A refugium can be used to stabilize the pH of the water by absorbing CO₂. Since plants (like your macroalgae) only take in carbon dioxide during their light cycle we have to time the lighting.
Usually, you’ll also have live rock and/or sand in there to help with bacteria and further raise the pH of the tank.
Time your refugium’s lights to run opposite the main tank’s lights. This will ensure there is a constant uptake of CO₂ from the water column, reducing the effects of lighting on pH fluctuation.
A refugium may be all you need. But you need to make sure that you don’t have to take other measures. Constructing a refugium in detail is a bit beyond the scope of this article, but there are endless guides to it available.
Monitor your pH levels for the swing. pH should be highest at the midpoint of your lighting cycle. 6 hours in on a 12-hour cycle, for instance. It will be at its lowest just before the light is turned on in the morning.
A swing of .1-.5 is normal, but you want to be on the lower end of that range. If you’re not yet only swinging .1-.3 after installing a refugium you may need to take further measures.
3. Install a CO₂ Scrubber for Your Protein Skimmer
If you haven’t checked the alkalinity of your water yet and you’re still having pH swings out of your desired range then it may be the problem. This is relatively rare when you’re using sodium bicarbonate. After all, bicarbonate is a main component of alkalinity, but it does happen.
In this case, you need another tool to help manage CO₂ in your tank.
They’re a pretty simple device. You take the air outlet from your protein skimmer and hook it up to the scrubber after you put it in place. The container is then filled with a carbon dioxide absorbent which helps clean carbon dioxide from the air.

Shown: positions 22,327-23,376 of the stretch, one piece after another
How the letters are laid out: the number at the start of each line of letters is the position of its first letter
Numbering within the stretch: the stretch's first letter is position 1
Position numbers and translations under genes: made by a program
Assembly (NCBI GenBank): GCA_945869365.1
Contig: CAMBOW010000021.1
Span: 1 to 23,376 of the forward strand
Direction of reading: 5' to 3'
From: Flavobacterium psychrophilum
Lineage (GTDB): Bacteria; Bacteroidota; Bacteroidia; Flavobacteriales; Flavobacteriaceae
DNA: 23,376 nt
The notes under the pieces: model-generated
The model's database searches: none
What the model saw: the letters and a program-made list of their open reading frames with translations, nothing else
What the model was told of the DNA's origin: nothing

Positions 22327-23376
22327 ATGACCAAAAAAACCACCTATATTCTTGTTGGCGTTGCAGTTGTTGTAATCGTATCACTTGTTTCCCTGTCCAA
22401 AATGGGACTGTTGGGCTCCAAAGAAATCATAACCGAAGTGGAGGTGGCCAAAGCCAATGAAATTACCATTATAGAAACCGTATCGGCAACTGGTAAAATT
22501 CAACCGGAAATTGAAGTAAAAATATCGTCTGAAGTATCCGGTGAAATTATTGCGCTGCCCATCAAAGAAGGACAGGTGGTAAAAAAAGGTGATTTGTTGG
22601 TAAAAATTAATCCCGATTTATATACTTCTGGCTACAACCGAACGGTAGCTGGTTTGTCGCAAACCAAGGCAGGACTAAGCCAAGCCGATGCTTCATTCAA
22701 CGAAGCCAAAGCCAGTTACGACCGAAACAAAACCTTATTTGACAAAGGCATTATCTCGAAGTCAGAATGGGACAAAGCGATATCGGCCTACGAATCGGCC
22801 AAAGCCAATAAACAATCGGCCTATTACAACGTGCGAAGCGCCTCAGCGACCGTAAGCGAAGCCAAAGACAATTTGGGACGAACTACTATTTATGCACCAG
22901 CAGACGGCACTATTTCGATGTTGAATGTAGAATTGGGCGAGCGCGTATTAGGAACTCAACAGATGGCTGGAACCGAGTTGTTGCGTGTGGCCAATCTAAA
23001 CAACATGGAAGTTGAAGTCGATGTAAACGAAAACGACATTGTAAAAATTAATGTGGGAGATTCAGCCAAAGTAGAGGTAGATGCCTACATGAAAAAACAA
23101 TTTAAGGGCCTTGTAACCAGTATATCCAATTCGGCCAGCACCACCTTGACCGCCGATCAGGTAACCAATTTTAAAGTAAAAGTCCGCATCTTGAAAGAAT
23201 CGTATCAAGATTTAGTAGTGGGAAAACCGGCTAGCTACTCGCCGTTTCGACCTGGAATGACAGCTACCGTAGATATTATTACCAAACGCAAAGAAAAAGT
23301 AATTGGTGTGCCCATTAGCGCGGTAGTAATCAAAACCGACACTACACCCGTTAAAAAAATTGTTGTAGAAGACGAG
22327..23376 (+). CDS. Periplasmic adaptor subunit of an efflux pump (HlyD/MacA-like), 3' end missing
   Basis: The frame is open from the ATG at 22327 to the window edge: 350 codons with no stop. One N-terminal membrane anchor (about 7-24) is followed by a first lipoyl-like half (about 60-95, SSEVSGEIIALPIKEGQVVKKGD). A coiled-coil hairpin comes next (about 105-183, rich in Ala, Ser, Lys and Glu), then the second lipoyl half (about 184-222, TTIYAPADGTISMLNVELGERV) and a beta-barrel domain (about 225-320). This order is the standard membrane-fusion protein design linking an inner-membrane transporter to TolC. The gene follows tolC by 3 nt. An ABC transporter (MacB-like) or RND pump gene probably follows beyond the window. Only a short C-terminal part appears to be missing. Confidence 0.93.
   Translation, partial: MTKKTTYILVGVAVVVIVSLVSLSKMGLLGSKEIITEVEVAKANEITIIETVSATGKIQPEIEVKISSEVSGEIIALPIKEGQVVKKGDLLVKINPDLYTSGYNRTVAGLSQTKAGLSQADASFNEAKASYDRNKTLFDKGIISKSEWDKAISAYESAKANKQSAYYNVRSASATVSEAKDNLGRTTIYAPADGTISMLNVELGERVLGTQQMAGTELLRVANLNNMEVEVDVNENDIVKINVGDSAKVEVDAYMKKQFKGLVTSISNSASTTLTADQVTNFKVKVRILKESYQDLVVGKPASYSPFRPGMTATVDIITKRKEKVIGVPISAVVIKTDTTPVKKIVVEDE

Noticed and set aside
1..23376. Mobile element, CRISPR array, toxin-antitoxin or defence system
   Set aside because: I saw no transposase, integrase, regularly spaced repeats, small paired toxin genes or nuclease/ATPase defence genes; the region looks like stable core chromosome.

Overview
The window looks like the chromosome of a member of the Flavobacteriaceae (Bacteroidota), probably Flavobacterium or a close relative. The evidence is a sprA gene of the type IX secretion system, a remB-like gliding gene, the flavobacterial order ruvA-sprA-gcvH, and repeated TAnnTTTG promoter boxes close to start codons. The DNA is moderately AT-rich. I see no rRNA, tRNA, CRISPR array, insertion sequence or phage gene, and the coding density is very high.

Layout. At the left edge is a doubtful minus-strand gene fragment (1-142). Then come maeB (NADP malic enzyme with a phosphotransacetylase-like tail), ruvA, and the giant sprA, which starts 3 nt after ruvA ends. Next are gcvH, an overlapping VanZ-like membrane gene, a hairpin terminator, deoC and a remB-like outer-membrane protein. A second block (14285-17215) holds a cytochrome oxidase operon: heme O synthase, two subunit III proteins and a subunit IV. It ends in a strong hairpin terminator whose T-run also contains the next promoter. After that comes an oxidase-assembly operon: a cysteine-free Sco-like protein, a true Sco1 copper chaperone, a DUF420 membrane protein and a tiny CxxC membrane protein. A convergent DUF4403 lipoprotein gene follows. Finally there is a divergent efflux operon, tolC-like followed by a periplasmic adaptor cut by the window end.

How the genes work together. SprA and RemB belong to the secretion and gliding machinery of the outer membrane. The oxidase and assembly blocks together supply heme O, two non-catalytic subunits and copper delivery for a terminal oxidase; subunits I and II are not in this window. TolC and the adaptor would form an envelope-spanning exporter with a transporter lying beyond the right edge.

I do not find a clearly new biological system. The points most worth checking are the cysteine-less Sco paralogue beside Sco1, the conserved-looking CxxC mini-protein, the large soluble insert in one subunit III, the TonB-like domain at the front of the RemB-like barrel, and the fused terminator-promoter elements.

CO₂ scrubbers aren’t a common accessory.
Simply put: a refugium and ensuring you have the right level of alkalinity (8-12 dKH) will usually handle the problem. A CO₂ scrubber should handle the rest.
Give things a few days after adding the CO₂ scrubber to see if they settle. If they don’t then you have a serious problem with atmospheric CO₂ or an interior tank problem, and you’ll need to move to the next step.
4. Check Your Environment for Problems
I don’t advise continuing to add equipment or chemicals to the water at this point.
The first thing to do is go over what’s in the tank. It’s pretty rare that the problem is internal, but it doesn’t hurt to make sure.
The only “common” item that will mess with your pH in a saltwater tank is driftwood. I’ve seen people try to use it in marine tanks a few times and it will lower your pH. Adding strange stones is never a good idea either and they could potentially lower pH. That said, most are neutral or raise pH, and the main danger of pretty rocks is metallic ions dissolving into the water column.
Nothing strange in your tank?
Then you’re looking at a problem with the actual CO₂ levels in your home. This is most common in energy-efficient homes, where trapped air may not get enough circulation to bring in fresh oxygen from outside.
So, it turns out shoddy window and door seals are actually good for one thing.
It can also be a problem if you’re living in a small space with too many people and pets.
Opening windows helps, as does making sure that all of your central HVAC filters are good and that your fans are running. You need some intake from outdoors with your central air.
If it’s just a room that hasn’t received proper ventilation in a while then you can probably open a window for a few hours to let the carbon dioxide out and some fresh air in.
The bottom line is this: if your pH isn’t holding despite proper alkalinity and the use of a refugium and CO₂ scrubber then you probably have a problem with the air quality in your home.
Any serious measures for mitigation of carbon dioxide in the home are beyond my expertise, and consulting a professional is a good idea.
Carbon dioxide poisoning, with high levels over long periods, can cause illness and the issue should be addressed. That said, it’s still a rarity and you’re unlikely to have to go to these measures to keep your tank’s pH balanced.
One, Two, Three to 8.0
The bottom line is that raising the pH in a saltwater aquarium safely is often a simple matter. It just may take some time to sort out the issue as you add baking soda and then equipment. Learning how to do this safely is key, but it’s mostly just a matter of waiting a bit.
The real question here is what are you planning to keep now that you have a stable pH?